The triumph of Reaganism in the 1980s, and the attendant demise of the New Deal coalition that had formed under Roosevelt and consolidated in the postwar years, prompted a wave of reflection and debate among leftists, liberals and Democratic ideologues. The perception that Reagan’s victory had resulted substantially from the defection of suburban white middle- and/or working-class, particularly male, voters fueled an argument that Democratic liberalism had failed because it strayed from its “traditional” base and became too narrowly identified with “special interests” like racial minorities. This view, which represented the New Deal as having been built on a nonracial, or “universalistic,” approach to social policy, often went hand in hand with a nostalgic call to return to that supposedly traditional principle by retreating from race-targeted policies and race-conscious politics.
But the fact is, most New Deal programs were anything but race-neutral–or, for that matter, gender-neutral–in their impact. Some, like the initial Social Security old-age pension program, were established on a racially invidious, albeit officially race-neutral, basis by excluding from coverage agricultural and domestic workers, the categories that included nearly 90 percent of black workers at the time. Others, like the CCC, operated on Jim Crow principles. Roosevelt’s housing policy put the weight of federal support behind creating and reproducing an overtly racially exclusive residential housing industry.
That so much of recent liberal and left discussion of the New Deal has been charged by the imperatives of current political debates has given it an unfortunate either/or quality. In reality, the New Deal was both racially discriminatory and a boon to many black Americans. Blacks benefited relatively less than whites from many social policy initiatives. Worse, postwar urban renewal–one of the main conduits of federal resources to the local level–actively intensified racial disadvantage as blacks and Puerto Ricans were displaced for federally supported redevelopment at a rate more than 500 percent greater than their share of the national population. But benefiting relatively less does not mean not benefiting. The Social Security exclusions were overturned, and black people did participate in the WPA, Federal Writers’ Project, CCC and other classic New Deal initiatives, as well as federal income relief. Moreover, the National Labor Relations Act facilitated the Congress of Industrial Organizations’ efforts, from which blacks also benefited substantially. Black Americans’ emergence as a significant constituency in the Democratic electoral coalition helped to alter the party’s center of gravity and was one of the factors–as was black presence in the union movement–contributing to the success of the postwar civil rights insurgency.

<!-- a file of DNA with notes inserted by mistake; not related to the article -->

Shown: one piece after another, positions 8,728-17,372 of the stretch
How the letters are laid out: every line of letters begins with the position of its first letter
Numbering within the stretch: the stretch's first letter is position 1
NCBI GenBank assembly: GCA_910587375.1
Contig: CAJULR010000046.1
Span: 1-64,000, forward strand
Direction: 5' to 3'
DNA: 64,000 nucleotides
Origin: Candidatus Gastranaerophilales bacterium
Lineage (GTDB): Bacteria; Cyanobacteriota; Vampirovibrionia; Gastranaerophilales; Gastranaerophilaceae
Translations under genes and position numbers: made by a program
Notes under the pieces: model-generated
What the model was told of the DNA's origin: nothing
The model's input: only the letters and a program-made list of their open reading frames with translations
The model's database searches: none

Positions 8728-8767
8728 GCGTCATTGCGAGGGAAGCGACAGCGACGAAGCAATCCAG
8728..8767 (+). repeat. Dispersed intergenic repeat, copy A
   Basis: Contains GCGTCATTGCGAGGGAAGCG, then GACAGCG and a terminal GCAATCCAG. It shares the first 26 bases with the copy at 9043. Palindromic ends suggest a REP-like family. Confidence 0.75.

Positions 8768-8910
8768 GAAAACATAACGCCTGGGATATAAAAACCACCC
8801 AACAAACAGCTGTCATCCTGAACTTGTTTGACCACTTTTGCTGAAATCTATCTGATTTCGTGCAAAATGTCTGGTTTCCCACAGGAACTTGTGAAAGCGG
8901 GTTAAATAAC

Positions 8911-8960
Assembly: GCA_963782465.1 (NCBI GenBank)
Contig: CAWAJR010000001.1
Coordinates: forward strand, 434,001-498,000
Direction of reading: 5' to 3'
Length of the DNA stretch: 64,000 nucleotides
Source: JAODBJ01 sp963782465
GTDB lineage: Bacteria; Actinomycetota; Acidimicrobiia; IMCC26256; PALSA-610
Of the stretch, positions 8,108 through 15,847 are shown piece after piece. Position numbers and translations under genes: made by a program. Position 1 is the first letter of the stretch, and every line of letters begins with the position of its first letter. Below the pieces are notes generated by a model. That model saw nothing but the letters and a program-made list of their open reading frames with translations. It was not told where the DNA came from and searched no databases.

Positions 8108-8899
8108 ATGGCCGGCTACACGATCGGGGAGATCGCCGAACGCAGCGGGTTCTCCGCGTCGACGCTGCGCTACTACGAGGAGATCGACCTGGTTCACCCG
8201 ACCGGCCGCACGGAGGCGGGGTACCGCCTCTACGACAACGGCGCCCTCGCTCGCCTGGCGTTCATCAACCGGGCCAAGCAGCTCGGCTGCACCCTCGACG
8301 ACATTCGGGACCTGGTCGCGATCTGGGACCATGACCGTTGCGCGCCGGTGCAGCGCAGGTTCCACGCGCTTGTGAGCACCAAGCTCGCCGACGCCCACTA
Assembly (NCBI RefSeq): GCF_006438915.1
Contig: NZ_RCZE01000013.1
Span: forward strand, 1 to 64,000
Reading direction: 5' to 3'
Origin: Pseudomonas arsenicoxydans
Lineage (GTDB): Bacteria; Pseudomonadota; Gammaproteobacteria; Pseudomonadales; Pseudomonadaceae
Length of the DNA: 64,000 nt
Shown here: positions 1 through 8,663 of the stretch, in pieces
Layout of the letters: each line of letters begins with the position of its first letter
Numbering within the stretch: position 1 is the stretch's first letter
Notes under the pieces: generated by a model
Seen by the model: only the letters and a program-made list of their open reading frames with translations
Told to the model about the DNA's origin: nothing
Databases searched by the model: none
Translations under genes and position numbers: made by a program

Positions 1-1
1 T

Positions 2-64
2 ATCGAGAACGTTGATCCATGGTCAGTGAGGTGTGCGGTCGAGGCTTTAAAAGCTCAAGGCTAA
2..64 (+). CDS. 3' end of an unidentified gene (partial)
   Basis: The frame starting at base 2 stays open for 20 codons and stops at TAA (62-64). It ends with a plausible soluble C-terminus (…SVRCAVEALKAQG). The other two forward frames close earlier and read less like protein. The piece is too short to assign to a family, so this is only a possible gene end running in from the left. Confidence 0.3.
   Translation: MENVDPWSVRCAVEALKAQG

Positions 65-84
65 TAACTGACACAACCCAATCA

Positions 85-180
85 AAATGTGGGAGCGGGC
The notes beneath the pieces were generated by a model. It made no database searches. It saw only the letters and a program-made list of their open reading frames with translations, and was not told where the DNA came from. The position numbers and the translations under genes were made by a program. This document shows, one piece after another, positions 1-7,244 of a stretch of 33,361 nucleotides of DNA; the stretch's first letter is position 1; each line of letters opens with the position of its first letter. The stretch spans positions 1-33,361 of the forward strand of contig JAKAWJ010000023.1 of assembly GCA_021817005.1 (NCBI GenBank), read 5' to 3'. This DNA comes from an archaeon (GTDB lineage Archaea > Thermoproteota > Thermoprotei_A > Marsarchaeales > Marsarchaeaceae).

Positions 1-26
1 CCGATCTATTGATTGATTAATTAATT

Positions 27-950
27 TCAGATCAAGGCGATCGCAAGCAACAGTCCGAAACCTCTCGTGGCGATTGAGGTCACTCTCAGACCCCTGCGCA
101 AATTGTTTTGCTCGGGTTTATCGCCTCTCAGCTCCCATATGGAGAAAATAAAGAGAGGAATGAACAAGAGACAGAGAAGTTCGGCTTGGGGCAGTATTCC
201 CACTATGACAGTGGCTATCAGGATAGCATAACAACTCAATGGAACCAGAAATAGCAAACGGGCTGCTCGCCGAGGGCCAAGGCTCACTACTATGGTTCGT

One lesson to take from reflecting on the New Deal is that political institutions and the politics rooted in them can have significant and far-reaching consequences. The right understands this well. When Newt Gingrich and his protofascist comrades took over Congress in 1994, they sneeringly boasted that they intended to take the federal government back to the 1920s. This was not only because they were bent on eliminating redistributive social programs. They also wanted to extirpate from the culture the idea that government can be an active force for making most people’s lives better. By crippling public institutions, they leave us without any rudder or focus for an effective politics.